The music business is a cruel & shallow money trench, a long plastic hallway where thieves & pimps run free, and good men die like dogs.....there's also a negative side

Hunter S Thompson Telephone: 44(0)208755 4296


It’s 7pm on a chilly evening in February, and two-girl, one-boy rockers Teasing LuLu are nursing their drinks on the smoking terrace of a busy Brighton pub. The question hanging in the air is how their feisty debut album came to be partly produced by Jean-Jacques Burnel, the legendary Stranglers bassist and exponent of martial arts.

“Erm, I stalked him from the age of 12,” laughs LuLus bassist Lou Carr. “I pursued that man! He’s still got all my birthday cards and letters. I did some work experience at a music magazine a few years ago, and had to interview him. He recognised me as ‘Louisa Carr from Tyne & Wear!’ We stayed in touch afterwards.”

A fan of punk since her teens, Lou moved to Brighton six years ago to go to college – and form a band. After her first (all-girl) band split, she visited Brighton’s Guitar, Amp And Keyboard shop to peruse the notice-board for potential collaborators. A message from Sussex native Lucy Dalton caught her eye.

“I emailed her and said, ‘What are you influences?’” explains Lou. “Lucy said, ‘Morcheeba,’ which wasn’t very cool. I said, ‘Who are Morcheeba?’ and told her I liked The Ramones and bubblegum pop.”

Lucy: “I wrote back and said, ‘What’s bubblegum pop?’”

Lou: “I was going through a big Monkees phase at the time. I think that was Captain Sensible’s influence…”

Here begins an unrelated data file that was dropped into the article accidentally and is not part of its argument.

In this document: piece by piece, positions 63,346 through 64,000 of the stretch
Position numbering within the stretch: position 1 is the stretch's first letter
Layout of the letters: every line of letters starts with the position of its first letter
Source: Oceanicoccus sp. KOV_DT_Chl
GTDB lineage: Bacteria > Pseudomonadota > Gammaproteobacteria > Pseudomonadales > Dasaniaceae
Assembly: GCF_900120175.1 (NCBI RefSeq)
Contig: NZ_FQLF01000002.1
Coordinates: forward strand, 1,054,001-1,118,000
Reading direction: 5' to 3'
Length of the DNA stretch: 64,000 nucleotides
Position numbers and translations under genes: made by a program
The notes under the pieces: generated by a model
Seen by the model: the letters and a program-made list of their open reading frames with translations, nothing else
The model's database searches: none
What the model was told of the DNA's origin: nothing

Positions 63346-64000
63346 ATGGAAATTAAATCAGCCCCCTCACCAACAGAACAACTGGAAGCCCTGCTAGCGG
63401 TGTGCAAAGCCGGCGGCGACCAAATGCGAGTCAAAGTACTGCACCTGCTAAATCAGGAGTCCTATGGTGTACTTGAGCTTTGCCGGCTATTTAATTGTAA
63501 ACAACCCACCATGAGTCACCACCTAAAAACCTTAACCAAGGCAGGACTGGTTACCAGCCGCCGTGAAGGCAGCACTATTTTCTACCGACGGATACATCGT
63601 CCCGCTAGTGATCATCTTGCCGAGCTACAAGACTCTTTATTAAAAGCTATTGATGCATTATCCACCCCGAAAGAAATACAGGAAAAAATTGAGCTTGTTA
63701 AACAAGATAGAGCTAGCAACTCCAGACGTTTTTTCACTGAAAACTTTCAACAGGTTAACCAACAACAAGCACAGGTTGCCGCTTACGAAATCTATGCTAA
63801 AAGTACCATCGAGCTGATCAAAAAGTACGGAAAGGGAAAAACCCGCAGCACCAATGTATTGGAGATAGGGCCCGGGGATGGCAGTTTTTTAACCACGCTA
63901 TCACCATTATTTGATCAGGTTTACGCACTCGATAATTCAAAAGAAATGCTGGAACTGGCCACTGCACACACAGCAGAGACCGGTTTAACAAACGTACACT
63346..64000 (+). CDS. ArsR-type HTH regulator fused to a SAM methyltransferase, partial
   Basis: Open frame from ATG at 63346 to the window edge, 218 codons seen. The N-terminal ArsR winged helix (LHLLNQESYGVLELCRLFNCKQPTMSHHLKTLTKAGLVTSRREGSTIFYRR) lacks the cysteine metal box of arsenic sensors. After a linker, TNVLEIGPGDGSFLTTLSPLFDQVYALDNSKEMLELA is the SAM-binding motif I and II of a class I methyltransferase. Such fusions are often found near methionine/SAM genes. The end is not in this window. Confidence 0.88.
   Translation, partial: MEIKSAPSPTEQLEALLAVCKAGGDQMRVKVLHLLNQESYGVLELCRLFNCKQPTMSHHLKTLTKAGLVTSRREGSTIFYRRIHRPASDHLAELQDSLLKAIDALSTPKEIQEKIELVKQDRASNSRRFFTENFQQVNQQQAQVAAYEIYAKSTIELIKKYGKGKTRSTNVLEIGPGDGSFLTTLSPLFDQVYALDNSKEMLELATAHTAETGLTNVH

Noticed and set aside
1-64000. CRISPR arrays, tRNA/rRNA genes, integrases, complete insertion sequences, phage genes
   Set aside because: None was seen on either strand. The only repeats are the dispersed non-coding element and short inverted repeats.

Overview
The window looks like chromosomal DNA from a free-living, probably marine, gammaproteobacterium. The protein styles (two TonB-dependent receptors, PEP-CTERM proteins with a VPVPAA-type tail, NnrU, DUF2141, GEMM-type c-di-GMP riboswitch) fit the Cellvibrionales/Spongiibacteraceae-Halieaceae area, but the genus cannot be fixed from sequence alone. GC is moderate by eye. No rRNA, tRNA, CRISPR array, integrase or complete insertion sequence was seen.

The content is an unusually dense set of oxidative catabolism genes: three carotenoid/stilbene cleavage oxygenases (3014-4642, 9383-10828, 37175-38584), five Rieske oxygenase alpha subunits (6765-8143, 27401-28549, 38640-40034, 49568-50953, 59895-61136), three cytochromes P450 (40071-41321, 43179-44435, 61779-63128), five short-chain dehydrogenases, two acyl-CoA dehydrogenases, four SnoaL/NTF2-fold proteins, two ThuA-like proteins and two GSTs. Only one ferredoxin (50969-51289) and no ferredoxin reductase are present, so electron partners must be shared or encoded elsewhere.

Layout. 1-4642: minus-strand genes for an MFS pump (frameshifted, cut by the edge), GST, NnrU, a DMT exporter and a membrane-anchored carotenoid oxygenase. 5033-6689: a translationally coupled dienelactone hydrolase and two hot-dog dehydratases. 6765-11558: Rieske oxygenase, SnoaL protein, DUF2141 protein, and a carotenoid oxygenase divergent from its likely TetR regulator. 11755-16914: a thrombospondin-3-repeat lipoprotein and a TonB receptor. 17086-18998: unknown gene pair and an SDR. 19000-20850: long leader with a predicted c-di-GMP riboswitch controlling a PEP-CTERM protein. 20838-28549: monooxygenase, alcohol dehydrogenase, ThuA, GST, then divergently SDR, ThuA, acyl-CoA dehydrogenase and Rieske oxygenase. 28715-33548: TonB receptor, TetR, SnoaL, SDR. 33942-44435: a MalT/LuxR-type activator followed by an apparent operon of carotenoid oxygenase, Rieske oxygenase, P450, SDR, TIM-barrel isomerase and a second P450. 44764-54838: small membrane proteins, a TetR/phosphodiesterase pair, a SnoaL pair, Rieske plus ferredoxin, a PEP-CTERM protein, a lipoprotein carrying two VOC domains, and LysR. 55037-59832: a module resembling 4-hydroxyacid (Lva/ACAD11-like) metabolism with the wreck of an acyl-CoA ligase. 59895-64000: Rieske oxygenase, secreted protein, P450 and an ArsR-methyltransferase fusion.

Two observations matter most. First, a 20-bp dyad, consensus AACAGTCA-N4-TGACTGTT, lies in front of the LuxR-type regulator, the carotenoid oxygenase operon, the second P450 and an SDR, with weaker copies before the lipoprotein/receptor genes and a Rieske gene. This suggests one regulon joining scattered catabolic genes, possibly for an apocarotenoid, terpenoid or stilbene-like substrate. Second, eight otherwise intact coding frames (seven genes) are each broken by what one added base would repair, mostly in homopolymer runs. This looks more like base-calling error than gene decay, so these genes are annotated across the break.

(Another connection: Lou had befriended Captain Sensible, who lived in Brighton, and went on to record Teasing LuLu’s early demos.)

At the time of their meeting, Lucy was being groomed as a pop starlet by a local producer. However, once Louisa had lent her a compilation tape of her favourite punk and bubblegum songs, Lucy transformed virtually overnight into an extraordinary fem-punk front-person, radiating passion and anger, injustice and hurt.

“Literally at the next practice she came in with this massive, roaring voice!” explains Lou. “It was like you’d heard some punk or rock and this voice suddenly came out.”

“It was strange,” muses Lucy, the daughter of a pioneering wildlife photographer who wouldn’t have rock music played in the house. “I had a lot of pent up anger as a kid, and so I suddenly let rip.”

Writing together, Lou and Lucy began creating the set of astonishing songs which appear on this album – in turn tender, challenging and explosive, and throughout suffused with a keen sense of melody. The lyrics document their lives: boys and dead-end jobs and 20-something angst. “People who piss us off end up in our songs,” explains Lucy. The line-up was completed in 2005 with drummer Jason Adelinia, replaced this year by Jase.

With appearances at Glastonbury and support slots with The Stranglers, The Damned and, erm, Kate Winslet’s dad (it’s a long story) under their belts, the group are set to take their debut to the world. Get prepared to be teased.

Pat Gilbert, 2008





Review in

Check out the videos on:


Last update: 21 July 2008